Since there’s interest, here’s another post on writing stories. One perennial question (less here than elsewhere) is “Which came first, plot or character?” It also emerges as “Is this plot-driven or character-driven?” Another variation is “Do you get the idea first, or a character?” In other words, “We know you can’t get a chicken from an omelet, but did this omelet start with the egg or the chicken that laid it? And what part does the heat play, and the frying pan?”
Let’s start with ideas. Most writers find it easy to get “ideas”–that is, story-related thoughts resulting from accidental encounters with life-stuff: sights, sounds, situations, people, animals…anything. Usually (for me, anyway) it’s two to five such encounters that begin to form a cluster that sometimes, not always, suggests a story might come out of it. A striking face–a strip of cloth–a piece of jewelry–the smell of baking bread–a conversation overheard–the taste of a waffle with butter and maple syrup—the softness of fur–a favorite (or unfavorite) book….anything can spark an idea, as that sensory input interacts with others already stored in memory. Combining these bits and pieces with “What if?” can begin the process of arriving at “Yes, I have an idea for a story about this man/woman/child/alien who is [in a situation] and [does something.]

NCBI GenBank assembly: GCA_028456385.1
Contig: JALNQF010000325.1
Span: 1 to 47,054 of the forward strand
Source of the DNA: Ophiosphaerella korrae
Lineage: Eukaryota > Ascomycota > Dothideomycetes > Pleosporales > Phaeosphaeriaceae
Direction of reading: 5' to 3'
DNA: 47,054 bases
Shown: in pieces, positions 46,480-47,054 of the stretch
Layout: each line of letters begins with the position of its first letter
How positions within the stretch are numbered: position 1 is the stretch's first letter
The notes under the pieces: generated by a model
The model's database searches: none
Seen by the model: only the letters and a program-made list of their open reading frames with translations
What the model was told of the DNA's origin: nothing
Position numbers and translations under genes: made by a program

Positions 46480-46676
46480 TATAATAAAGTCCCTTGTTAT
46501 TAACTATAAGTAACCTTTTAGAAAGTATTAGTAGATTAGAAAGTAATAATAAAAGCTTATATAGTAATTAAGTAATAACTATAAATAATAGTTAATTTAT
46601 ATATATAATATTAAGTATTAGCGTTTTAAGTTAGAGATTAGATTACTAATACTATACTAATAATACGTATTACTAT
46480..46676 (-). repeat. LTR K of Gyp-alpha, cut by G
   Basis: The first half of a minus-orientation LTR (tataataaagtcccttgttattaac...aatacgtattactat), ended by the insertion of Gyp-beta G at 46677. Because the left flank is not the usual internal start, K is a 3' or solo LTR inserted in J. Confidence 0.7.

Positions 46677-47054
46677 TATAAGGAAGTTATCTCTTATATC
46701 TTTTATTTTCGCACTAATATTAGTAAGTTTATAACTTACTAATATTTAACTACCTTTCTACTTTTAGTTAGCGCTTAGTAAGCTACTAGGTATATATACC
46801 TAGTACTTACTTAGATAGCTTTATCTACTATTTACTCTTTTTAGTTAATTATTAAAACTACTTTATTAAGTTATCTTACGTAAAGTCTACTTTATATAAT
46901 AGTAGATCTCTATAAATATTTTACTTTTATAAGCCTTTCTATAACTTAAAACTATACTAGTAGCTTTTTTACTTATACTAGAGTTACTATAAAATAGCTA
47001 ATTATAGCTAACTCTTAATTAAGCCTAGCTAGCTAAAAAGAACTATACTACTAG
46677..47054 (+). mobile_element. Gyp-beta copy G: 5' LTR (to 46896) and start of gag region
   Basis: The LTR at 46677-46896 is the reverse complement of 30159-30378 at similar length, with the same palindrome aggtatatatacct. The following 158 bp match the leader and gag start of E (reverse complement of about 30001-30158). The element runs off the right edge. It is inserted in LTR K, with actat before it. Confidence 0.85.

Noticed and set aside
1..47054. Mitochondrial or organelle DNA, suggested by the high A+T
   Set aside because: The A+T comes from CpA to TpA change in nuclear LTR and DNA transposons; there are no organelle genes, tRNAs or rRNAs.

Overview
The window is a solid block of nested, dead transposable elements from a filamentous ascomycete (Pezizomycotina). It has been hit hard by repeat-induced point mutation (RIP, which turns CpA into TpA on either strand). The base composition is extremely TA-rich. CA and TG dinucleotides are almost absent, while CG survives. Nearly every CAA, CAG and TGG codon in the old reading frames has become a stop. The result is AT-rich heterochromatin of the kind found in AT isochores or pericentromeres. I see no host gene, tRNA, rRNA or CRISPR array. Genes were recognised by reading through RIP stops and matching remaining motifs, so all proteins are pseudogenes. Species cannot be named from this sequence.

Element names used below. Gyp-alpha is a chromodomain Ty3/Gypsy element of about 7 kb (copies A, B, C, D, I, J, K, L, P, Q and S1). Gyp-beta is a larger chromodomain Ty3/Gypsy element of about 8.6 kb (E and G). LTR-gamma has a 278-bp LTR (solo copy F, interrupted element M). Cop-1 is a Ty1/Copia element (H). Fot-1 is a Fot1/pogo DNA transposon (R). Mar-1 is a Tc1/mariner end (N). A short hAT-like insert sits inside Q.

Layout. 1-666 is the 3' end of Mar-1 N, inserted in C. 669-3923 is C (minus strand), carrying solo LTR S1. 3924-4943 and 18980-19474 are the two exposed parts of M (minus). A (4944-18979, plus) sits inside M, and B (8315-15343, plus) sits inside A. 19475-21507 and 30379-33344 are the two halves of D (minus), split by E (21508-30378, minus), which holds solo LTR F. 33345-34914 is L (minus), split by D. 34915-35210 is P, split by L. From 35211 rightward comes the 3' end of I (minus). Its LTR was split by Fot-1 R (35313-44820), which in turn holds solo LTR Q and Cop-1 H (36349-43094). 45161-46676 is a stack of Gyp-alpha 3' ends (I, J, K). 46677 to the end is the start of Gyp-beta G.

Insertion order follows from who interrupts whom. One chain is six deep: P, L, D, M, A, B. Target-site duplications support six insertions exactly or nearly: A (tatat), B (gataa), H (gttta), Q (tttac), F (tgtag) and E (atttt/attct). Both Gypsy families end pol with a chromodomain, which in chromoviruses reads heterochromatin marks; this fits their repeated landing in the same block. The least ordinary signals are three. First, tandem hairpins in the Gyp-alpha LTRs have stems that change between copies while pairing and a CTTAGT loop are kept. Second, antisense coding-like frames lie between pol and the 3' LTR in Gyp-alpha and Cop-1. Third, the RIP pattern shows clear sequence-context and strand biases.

Ideas enter into storymaking throughout the process. You might, like Shakespeare, think of two young people from families who are enemies but fall in love and…then what? You need more ideas–not just the words, but the ideas behind the words. The young lovers have parents–what are they like? Will they appear in the story? What about the Nurse? What about the young man’s friends? What about the young woman’s brothers and cousins? The ideas don’t come all in a nice package…they’re coughed up (often with difficulty) along the way, to solve both the story’s problems and the writer’s.
So then… the ideas suggest something about the story. In the case of commercial writers who have a contract, the contract will state some parameters: “Military SF with female protagonist” for instance. So the writer says “Hmm, OK, female protagonist…military…has to have some basic qualifications for that occupation…” and starts feeling around in her head for someone who will fit. And someone interesting enough to carry multiple volumes…and someone complicated enough to generate plot for those volumes. (The writer knows by then that if she’s going to live with the character in her head for years, she doesn’t want a boring, simplistic, passive, nasty, or depressed person in there: she is already living with herself.)
As the character comes into focus, so does the character’s backstory–the chicken behind the egg. Except for the very rare novel about someone with amnesia (Gene Wolfe’s Soldier in the Mist, for instance, protagonists need backstory, far more than is shown directly to the reader. What kind of family did the protagonist come from? How does the character feel about that family and its place in society and its effect on the character? About other individuals in the family…and others that affected the character. How do the other family members perceive the protagonist? Natural hero? Born to go bad? Beautiful but dumb? Too passive? Annoying hyperactive know-it-all? What did the character succeed at before the story starts? Fail at? Do ordinary-OK at ?